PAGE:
When I was a kid in grade school not much was taught about our local history. Oh, the big boys were in the textbooks, the Wright brothers, etc. but the little-known stories that affected the world were nil and void.

Franklin native Curt Dalton is on a one-man mission to make sure that doesn’t happen any longer. Dalton, an archivist for Dayton History at Carillon Park, is the proud author of 30 books. (No, that’s not a typo.)

Now, not all are Dayton-centric. Some are cookbooks and indexes, but local history totals 24.

“I have been interested in writing for as long as I can remember. The interest in writing books about the history of Dayton came from doing research on my wife’s genealogy. Her family, the Wessaloskys, came to Dayton in 1867. As I investigated their past I also found a lot of interesting facts about the Gem City.” Dalton says.

His writing role models are folks you may know.

“I do appreciate the writings of Charlotte Reeve Conover, a Dayton historian who documented the history of Dayton in several books. My favorite is The Story of Dayton, which was published in 1917. But Dale Huffman and Roz Young’s writings (former Dayton Daily News and Journal Herald columnists respectively) about the city inspired me. Their stories always showed how great Dayton and its people are. It is uplifting to tell how great it is in Dayton,” he says.

Now, this brings me to his latest book, On This Date in Dayton’s History: Remembering the Gem City One Day at a Time.

“I have always been interested in the little bits of history that are printed in newspapers or placed online that tell of events that happened on that particular day. I thought writing a book that told a quick story on the history of Dayton day by day would be a great, fast and fun way for people to learn about the Gem City,” Dalton says.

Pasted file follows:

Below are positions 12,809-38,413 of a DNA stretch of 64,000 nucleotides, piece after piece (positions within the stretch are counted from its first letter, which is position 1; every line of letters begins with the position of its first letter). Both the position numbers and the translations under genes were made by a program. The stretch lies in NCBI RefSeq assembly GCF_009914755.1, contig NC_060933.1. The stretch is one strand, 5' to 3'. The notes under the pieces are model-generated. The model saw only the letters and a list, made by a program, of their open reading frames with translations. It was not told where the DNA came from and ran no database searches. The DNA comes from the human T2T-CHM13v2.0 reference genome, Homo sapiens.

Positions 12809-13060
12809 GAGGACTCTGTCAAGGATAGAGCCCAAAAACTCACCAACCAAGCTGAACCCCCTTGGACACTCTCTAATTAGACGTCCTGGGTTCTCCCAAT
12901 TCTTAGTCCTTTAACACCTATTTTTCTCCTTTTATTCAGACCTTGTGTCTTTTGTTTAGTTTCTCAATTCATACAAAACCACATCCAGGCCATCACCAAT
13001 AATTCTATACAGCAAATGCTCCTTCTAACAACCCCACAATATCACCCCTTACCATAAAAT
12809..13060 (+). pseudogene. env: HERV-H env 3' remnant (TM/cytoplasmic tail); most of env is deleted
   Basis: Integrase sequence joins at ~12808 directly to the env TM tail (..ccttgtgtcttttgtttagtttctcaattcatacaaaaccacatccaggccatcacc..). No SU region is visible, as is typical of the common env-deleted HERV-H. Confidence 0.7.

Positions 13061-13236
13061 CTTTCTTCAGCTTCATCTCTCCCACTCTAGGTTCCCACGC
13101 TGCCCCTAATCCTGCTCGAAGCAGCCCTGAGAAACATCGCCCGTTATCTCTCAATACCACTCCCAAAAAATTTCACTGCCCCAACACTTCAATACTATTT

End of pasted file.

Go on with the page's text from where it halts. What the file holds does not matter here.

Well, I’m no author, but that sounds like a lot of research and patience of which this columnist has little. I’m working on that.

“I collected a number of the events over the past 25 years, but when it came down to finishing the book I was still about 50 or so dates short. Those 50 days took me an additional year of research and writing,” he says.

Curt and yours truly agree that if these stories aren’t shared and passed down to later generations they’ll go the way of the horse and buggy. Personally, I believe any history teacher, if they don’t know already, would be impressed with what took place here and continues to take place here.

“We need to interest children in the history of their world. With the wonderful stories that Dayton has to offer this could be a good stepping stone for a much larger, lifelong interest in history as a whole. Plus, they would have such bragging rights, saying they came from the city that invented the airplane, cash register, pop top can, electric wheelchair, automobile self-starter system and so much more,” Dalton says.

“I think it would be a great way to start the day of any history or civic class. Short enough to keep the children’s attention, plus usually a photo is included to highlight the story,” he says.

When asked what’s their favorite book most authors respond with, “My latest.” Well, Dalton says it is in the top five, but out of all the titles his all-time favorite is Made Do or Did Without: How Daytonians Coped with the Great Depression.

“It is the story of how Daytonians endured this period of hardship, battling to find jobs and feed their families, working together to survive and how they dealt with trying to escape, if even for a little while, the grinding world-weariness of harsh conditions that seemed to have no ending in sight,” he says.

The plethora of Dalton’s titles can be acquired at Carillon Historical Park and On This Date in Dayton’s History: Remembering the Gem City One Day at a Time is also available there and Amazon for $24.95.

What’s next for Dalton?

“I am putting aside the writing of the history of Dayton, at least for a while. Instead, I am doing research on the history of body-snatching in Ohio. I wrote a smaller book on the subject about 15 years ago and would like to perhaps expand it now that so many more resources are available today. Even if I don’t publish I am having a great time doing the research.”

Curt Dalton, telling Dayton stories one book at a time. And I’m happy he is.


– Buch

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